Current global economic recession
With the current global economic recession, it is prudent that there is bound to an increase in the levels of poverty among the population. Increase in the poverty has various detrimental effects and negates the efforts that the population makes to improve their living conditions. It is apparent that the poverty has detrimental effects on the lives of citizens, however, such effects are more diverse on toddlers as evident in the way they affect development stages of toddlers. There are various articles that highlight effects of poverty on development of toddlerhood and the same play a critical role in enlightening the population on the effects of poverty. One article that provides concrete analysis of effects of poverty on the developmental stages of toddlers is "Early childhood development coming of age: science through the life course" by Black et al. thereby proving the need to examine the same and help the population to acquire new ideas on the same.
The book highlights the findings of a study conducted by a team of researchers from Washington University School of Medicine on how poverty affects developmental stages of toddlers. The research carries the analysis of brain scans of a total of 145 children between the ages of 1 and 12 years old whom the researchers have been tracking since preschool (Black et al, 2017). One issue that stands out from the study is that poverty alters the physical makeup of the brain of a child. In this case, the study found out that children that are exposed to poverty a tender age have smaller volumes of white and cortical gray matter. Additionally, such children tend to develop hippocampal and amygdala volumes which have detrimental effects on psychological development of children (McCoy et al., 2016). With the finding that poverty during the early childhood has material impacts on brain development during the school age serves to underscore the importance of attention to the identified injurious effects of poverty on the development of children.
The social and emotional growth of children
Other findings that the team of researchers made is that poverty affects both the social and emotional growth of children and the same, and such have lasting effects on the children. Depression on children have short-term effects on the way preschoolers understand emotions. The early emotions of children elicit later non-compliance; this is because children that have a better understanding of emotions leads to less non-compliance of children. Such means that the high levels of poverty in the modern society makes children to be more non-compliant and which has affects their developmental stages (Black et al, 2017). Such also affects their education as they get it a challenge to focus on education and acquire knowledge that they are taught in class. Moreover, effects of social skills that children exposed to poverty experience include poor interpersonal skills as evident in that such children get it challenging to associate with one another and develop proper interpersonal relationships.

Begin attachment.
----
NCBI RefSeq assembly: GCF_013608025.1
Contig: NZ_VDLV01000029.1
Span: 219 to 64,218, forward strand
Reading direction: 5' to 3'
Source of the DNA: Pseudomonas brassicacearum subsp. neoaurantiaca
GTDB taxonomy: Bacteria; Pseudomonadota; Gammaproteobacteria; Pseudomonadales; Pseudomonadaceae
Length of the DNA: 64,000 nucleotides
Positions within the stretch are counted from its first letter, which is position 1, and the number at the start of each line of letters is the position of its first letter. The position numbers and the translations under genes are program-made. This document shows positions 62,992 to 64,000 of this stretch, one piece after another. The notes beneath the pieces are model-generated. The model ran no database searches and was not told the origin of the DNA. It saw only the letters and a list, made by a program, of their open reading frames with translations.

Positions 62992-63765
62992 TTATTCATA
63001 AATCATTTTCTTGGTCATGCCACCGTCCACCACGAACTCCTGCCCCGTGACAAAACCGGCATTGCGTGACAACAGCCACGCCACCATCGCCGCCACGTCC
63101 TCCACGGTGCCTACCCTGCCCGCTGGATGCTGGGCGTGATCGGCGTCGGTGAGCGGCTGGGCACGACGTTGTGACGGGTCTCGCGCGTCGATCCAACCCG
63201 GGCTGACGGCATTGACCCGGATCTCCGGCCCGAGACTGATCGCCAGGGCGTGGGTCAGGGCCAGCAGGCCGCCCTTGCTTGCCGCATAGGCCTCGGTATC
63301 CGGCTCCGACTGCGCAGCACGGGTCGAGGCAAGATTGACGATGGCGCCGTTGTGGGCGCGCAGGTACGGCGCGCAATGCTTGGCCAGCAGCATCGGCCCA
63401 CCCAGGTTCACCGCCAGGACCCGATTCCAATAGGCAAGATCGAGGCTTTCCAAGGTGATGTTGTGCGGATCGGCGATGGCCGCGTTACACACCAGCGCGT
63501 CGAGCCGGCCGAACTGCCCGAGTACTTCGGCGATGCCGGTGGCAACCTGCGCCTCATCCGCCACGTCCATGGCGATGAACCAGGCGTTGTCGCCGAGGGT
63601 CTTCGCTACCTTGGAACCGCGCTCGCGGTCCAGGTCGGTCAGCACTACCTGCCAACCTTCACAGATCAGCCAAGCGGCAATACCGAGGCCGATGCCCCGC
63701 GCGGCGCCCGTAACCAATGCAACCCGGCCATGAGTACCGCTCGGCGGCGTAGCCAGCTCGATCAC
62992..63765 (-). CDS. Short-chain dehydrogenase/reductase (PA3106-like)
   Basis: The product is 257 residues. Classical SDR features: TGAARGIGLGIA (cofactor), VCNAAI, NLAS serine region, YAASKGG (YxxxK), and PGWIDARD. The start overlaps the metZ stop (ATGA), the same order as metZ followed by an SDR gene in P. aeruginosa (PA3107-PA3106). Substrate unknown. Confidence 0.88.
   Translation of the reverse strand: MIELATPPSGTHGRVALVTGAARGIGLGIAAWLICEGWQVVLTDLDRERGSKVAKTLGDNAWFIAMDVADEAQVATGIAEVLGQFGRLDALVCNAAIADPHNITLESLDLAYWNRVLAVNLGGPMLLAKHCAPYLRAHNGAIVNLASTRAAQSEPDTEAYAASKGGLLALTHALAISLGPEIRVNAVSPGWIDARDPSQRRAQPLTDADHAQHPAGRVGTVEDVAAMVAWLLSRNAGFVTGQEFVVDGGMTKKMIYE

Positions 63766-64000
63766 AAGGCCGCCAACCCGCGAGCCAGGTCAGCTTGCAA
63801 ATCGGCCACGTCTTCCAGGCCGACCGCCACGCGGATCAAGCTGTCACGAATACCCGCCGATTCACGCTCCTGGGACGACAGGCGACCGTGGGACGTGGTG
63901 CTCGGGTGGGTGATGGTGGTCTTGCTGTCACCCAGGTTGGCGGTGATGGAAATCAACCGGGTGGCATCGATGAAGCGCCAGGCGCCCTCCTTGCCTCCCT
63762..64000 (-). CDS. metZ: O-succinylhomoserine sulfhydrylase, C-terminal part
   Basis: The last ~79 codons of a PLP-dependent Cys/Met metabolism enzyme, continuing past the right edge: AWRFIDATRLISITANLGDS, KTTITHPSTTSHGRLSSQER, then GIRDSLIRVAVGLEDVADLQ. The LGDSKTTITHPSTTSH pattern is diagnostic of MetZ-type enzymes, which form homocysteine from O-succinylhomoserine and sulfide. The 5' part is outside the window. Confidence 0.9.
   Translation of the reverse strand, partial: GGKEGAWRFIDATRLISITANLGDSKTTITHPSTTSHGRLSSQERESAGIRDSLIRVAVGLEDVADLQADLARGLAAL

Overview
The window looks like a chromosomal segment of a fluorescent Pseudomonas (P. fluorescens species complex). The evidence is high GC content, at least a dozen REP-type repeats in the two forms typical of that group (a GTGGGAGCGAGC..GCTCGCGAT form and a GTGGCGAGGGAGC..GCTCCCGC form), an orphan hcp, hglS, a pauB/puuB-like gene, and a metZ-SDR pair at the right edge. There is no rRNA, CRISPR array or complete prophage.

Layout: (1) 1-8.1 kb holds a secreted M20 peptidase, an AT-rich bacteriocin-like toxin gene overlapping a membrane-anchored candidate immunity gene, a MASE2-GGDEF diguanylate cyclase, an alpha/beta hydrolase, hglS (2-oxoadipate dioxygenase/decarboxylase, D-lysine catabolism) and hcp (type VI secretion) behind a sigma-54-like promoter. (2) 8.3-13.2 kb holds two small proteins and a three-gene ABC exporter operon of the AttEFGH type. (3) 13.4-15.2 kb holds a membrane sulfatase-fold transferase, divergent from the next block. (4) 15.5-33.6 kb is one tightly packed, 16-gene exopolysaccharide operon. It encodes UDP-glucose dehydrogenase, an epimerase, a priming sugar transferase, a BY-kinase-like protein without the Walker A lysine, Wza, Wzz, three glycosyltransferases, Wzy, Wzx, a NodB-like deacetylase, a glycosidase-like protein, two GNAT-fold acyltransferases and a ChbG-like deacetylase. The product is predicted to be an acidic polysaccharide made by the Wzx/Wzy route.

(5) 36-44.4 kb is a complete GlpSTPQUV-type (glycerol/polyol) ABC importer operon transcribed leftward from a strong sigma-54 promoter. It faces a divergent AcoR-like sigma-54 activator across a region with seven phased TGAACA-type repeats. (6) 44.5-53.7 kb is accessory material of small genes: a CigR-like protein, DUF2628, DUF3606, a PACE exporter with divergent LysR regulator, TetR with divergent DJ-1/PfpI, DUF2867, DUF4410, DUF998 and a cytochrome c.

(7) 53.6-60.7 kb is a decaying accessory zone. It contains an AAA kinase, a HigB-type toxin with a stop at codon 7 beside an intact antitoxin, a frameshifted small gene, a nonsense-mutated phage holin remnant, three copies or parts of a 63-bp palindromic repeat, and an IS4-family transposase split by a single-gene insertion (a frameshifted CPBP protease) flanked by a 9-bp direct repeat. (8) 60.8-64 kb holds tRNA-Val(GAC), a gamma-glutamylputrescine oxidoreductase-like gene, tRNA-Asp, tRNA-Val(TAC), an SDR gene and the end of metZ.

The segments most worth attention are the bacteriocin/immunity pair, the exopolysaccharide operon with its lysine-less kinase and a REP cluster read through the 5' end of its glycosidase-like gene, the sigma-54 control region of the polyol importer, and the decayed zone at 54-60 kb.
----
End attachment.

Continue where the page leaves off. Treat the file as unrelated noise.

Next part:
Nutrition is another element that is closely related to the poverty and which is associated with the development of children; this is because poverty affect the ability of parents to provide the right foods to the children thereby exposing toddlers to poor nutrition. Poor nutrition affects proper development of children. Toddlers who are exposed to poor nutrition in developmental process of toddlerhood, there is a need for the society to understand effects of poverty on toddlers and take steps that can help to mitigate the challenges thereof (McCoy et al., 2016). Such would ensure that children have proper development and that such effects are eliminated.
Black, M. M., Walker, S. P., Fernald, L. C., Andersen, C. T., DiGirolamo, A. M., Lu, C., ... & Devercelli, A. E. (2017). Early childhood development coming of age: science through the life course. The Lancet, 389(10064), 77-90.
McCoy, D. C., Peet, E. D., Ezzati, M., Danaei, G., Black, M. M., Sudfeld, C. R., ... & Fink, G. (2016). Early childhood developmental status in low-and middle-income countries: national, regional, and global prevalence estimates using predictive modeling. PLoS Med, 13(6), e1002034.
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